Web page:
Lab tests have confirmed theoretical predictions about the shear and strain that single sheets of graphene can withstand, bringing industrial and commercial applications of the material a step closer.The two-dimensional, hexagonal lattice of carbon has piqued the interest of display and solar cell manufacturers because of its transparency and high conductivity.
Qubits and Pieces
News from the frontline of the weird and wonderful world of quantum computing. From the theoretical musings of solid state physicists to breakthroughs you might actually see in a data centre in your lifetime, we'll be keeping an eye on stuff that matters in materials science, including graphene, condensed matter, diamonds and so on. And last, but by no mean least, we'll be tracking the spin on spintronics. Just don't mention room temperature.
Lucy Sherriff is a journalist, science geek and general liker of all things techie and clever. In a previous life she put her physics degree to moderately good use by writing about science for that other tech website, The Register. After a bit of a break, it seemed like a good time to start blogging about weird quantum stuff for ZDNet. And so here we are.
Under the watchful eye of Dr Karl Coleman who won the 2011 Royal Society of Chemistry's 'Chemistry World Entrepreneur of the Year', Durham University is spinning out a company to develop the technology for mass production of our favourite two-dimensional material; graphene.The company is betting on its so-called "bottom-up" chemical vapour deposition manufacturing process.
The Manchester University team that first isolated graphene has discovered a way of introducing a band gap into the material that makes it a much more promising candidate for building transistors.Graphene is famous for its astonishing list of useful characteristics – especially its conductivity.
Theoretical physicists working at Harvard and the Joint Quantum Institute in the US have joined forces with their Danish colleagues at the Niels Bohr Institute, to design a nanoscale loud speaker that could help make MRI scanners smaller, and might one day find a use in a future quantum computer.The 'speaker' they have conceived still needs to be tested experimentally.
Graphene might be stealing all the headlines, but other forms of carbon are still making waves in the emerging field of spintronics.So says researcher Michel de Jong, based at the University of Twente in the Netherlands.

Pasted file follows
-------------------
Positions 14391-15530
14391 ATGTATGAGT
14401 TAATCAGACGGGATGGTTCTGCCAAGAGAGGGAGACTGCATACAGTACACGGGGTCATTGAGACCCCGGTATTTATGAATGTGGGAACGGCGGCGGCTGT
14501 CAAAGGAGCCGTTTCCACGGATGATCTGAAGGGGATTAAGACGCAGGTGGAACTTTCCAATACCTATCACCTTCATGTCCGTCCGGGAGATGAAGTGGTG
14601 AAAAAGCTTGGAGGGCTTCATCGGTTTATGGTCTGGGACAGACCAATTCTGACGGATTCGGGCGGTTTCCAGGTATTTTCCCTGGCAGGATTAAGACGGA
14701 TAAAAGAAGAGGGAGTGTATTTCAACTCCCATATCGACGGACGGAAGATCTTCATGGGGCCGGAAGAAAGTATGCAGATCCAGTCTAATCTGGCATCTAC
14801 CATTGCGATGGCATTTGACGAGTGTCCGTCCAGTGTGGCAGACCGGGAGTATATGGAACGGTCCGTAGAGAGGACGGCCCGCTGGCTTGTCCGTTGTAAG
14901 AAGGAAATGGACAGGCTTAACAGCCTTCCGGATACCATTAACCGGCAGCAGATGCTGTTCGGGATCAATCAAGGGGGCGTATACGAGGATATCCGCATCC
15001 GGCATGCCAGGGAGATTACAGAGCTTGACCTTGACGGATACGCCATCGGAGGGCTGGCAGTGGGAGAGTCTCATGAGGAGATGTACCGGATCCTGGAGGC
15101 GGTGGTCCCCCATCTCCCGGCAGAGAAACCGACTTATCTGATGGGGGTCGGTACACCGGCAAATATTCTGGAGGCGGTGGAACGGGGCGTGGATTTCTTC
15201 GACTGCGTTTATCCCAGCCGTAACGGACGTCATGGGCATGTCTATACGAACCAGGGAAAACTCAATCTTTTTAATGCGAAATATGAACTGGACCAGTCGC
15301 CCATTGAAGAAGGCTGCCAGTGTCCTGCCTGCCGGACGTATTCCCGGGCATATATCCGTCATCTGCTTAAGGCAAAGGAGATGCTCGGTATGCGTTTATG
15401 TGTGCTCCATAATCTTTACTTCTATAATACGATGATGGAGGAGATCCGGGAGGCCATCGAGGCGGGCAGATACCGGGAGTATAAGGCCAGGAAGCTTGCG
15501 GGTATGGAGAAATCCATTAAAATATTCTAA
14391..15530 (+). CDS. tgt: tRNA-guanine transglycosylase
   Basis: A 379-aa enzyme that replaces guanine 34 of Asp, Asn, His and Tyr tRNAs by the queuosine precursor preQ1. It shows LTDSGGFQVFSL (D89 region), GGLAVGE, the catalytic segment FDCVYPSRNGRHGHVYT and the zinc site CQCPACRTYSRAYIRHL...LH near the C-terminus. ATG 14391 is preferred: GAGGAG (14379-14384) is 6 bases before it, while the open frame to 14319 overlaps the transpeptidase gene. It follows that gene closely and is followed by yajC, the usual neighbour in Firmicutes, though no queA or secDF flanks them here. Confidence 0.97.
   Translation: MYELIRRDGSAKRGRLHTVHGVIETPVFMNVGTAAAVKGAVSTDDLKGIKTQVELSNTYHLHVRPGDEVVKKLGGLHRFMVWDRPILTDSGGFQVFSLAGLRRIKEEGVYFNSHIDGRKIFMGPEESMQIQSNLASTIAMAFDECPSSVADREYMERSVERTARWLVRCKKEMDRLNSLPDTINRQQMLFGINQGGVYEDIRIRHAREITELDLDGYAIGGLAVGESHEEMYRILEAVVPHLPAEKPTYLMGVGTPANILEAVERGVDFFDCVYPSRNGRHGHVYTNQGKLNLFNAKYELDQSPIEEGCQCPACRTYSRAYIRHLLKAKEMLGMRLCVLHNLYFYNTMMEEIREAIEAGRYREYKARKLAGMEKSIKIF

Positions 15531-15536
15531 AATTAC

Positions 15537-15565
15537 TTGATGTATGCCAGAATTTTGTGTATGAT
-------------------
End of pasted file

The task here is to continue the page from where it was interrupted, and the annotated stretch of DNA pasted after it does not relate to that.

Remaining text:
Australian scientists have fabricated a silicon wire just four atoms wide. Although it is a mere 10,000th the size of a human hair, it conducts electricity as well as copper, the researchers say.
Researchers at Manchester University – spiritual home of graphene – have now discovered how to magnetise the wonder-material. Yes, you read that right: they have magnetised carbon.
Researchers at Sweden’s Chalmers University have built a CMOS compatible graphene based electronic mixer – a device that combines multiple input signals into one or two composite outputs – that already works at microwave frequencies and could be extended to the terahertz range.Jan Stake, professor of the research team says that the performance of the mixer can be improved by further optimising the circuit, and improving the on-off ratio.
A collaborative project between Singapore and UK researchers has revealed another useful property of graphene; it can offer protection from laser pulses.Scientists at the National University of Singapore, DSO Laboratories and the University of Cambridge were investigating ways of blocking graphene’s natural tendency to stack and form the more familiar graphite – that’s pencil lead to you and me.
This news isn’t going to rock your desktop world any time soon, but it could reveal yet more exotic states of matter that might one day play a part in a quantum computer. Apart from that, it is also very, very cool.